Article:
Sunday, May 2, 2021
As I mentioned in my last post, we wanted to visit the Spring Basin Wilderness so we spent the first weekend of May car camping in the area (it’s too far to drive there and back in the same day). We had intended to do this hike on Saturday, but it rained all night Friday night and into the morning, so we postponed to Sunday.
There are two trailheads and we parked at the first one, where there was only one other car besides ours.
The only signage here is a short BLM post:
Our route followed a faint track up that canyon. Here’s a shot looking up the canyon at the end of the day when the light was better:
Setting off up the trail:
We didn’t know it yet, but this was the first of MANY phlox we would see in bloom today:
The little canyon we were hiking up became more narrow. Looking back the way we’ve come:
After 1.1 miles we reached a junction at the top of the canyon marked by a cairn and a fallen tree:
We turned left and followed the faint track:
We had a view of our destination, Horse Mountain. This was taken on the way back when the light was better. The summit is the rounded hump right of center:
We reached a grassy knoll with a nice view all around. Looking down on the John Day River north of Highway 218:
The John Day River south of the highway (you can see part of the highway on the right):
From here the track becomes faint and also does a big swing to the north, so we followed the directions in William Sullivan’s book and headed cross country, heading for that grove of junipers:
Looking back the way we’ve come so far:
We reached the grove of junipers down in a draw:
Then hiked up the other side:
We picked up the track again and headed in the direction of Horse Mountain. This is when we started seeing a whole bunch of phlox. CRAZY amounts of phlox!
We reached a point where the road turned left/north and we turned right/south to go cross-country to the summit of Horse Mountain. The first part was pretty steep:
After that initial steep ascent we were not there yet. Horse Mountain is the rounded hump on the left:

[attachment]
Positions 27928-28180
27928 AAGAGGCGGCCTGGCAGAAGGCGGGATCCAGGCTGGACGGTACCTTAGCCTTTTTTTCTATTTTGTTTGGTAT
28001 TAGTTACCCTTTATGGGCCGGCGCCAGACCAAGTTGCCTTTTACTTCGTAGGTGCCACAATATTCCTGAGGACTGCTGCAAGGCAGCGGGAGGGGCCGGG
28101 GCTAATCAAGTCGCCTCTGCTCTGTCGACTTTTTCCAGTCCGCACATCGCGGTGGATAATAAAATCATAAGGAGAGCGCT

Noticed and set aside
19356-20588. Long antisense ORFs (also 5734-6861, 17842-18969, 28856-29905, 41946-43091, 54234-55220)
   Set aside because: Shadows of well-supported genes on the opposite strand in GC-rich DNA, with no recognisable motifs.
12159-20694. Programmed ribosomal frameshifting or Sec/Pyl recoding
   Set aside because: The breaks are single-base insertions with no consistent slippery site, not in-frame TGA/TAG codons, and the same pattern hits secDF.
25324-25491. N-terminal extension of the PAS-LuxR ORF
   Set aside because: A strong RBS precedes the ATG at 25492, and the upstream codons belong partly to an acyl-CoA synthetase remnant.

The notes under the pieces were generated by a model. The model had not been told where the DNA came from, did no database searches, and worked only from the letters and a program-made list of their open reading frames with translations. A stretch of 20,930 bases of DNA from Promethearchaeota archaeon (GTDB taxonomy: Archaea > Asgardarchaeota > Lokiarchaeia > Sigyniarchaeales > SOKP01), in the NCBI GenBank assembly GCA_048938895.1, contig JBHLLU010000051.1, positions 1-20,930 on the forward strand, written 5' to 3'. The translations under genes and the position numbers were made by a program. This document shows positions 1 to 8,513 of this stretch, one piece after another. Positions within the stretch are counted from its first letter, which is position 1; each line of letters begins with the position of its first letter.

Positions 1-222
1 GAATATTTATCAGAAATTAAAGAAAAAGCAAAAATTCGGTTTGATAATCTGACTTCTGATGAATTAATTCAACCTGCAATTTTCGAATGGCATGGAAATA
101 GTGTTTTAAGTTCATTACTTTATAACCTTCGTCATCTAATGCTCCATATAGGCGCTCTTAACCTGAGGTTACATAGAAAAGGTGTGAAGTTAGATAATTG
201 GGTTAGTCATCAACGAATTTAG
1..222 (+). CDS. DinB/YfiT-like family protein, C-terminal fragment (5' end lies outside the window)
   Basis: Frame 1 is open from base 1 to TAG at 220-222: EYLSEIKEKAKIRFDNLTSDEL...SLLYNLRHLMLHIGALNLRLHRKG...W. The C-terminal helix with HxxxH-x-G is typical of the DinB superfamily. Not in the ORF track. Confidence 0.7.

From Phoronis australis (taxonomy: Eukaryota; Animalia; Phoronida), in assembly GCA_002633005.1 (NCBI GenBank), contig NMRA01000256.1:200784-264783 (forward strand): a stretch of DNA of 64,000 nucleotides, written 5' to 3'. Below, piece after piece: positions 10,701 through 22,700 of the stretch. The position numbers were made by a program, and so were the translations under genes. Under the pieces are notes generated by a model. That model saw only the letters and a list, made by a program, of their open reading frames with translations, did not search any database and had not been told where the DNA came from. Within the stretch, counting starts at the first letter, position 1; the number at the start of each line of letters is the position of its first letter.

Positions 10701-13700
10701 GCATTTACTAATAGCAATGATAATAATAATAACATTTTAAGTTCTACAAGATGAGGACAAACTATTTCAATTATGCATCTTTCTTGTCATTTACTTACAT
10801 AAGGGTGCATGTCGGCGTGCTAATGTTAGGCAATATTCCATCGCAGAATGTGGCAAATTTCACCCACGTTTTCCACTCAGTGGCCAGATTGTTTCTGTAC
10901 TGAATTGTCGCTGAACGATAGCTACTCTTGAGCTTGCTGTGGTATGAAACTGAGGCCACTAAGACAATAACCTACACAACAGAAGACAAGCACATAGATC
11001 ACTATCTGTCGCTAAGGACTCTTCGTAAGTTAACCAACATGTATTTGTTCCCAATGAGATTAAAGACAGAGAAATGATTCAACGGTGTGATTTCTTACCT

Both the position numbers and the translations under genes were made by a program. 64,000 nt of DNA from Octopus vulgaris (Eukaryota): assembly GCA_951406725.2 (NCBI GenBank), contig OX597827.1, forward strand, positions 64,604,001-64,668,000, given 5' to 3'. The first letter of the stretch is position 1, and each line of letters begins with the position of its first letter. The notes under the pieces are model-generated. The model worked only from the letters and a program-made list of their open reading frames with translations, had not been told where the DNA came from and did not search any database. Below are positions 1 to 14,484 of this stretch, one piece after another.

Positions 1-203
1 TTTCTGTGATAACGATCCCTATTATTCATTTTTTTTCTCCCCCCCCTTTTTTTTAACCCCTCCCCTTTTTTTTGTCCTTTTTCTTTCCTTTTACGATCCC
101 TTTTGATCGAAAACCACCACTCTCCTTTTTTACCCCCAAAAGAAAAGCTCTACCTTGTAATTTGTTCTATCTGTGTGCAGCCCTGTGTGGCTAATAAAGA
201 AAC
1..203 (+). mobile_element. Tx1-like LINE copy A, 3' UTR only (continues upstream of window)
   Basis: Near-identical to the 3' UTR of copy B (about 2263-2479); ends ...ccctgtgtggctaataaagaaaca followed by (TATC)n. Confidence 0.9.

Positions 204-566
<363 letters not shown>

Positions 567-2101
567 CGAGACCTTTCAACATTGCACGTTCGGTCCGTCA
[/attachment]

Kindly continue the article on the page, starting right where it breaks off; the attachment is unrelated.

One of the main attractions here is the hedgehog cactus. Unfortunately we were a bit late and it was mostly done blooming, with a few exceptions:
The summit had views in all directions. Iron Mountain to the north:
Looking down on the John Day River far below us. This is the section of river that is south/upstream of where we parked:
So much phlox you can see the smears of pink even from a distance!
We sat on the summit for awhile enjoying the sunshine:
The wind started to pick up so we packed up and headed down:
Passing back through all that phlox:
This was a nice hike! We only saw two people the whole day, a couple who had camped overnight not too far from the junction at the top of the canyon.
Gaia stats: 6.8 miles, 1,650′ elevation gain
As I mentioned, we camped in the area for the weekend. This was our first camping trip of 2021. It’s been too long! We found a nice spot on BLM land along the John Day River north of the highway:
Looking down on our spot from above:
We had a view of Iron Mountain across the river:
We also got to watch some ospreys, which was great:
The photo below is not great, but one of the osprey was up on a utility pole eating a fish he had caught:
We saw some pronghorn antelope from a distance, on the other side of the river:
The one downside of this campsite was the people camped just up the road from us who decided it was a good idea to shoot their guns right in their campsite, even though they had a road on one side of them, a river on the other, and half a dozen different groups camped around them. When they weren’t shooting it was peaceful; listening to the birds was great. When they were shooting, it was awful and definitely NOT peaceful. Not to mention exceedingly unsafe.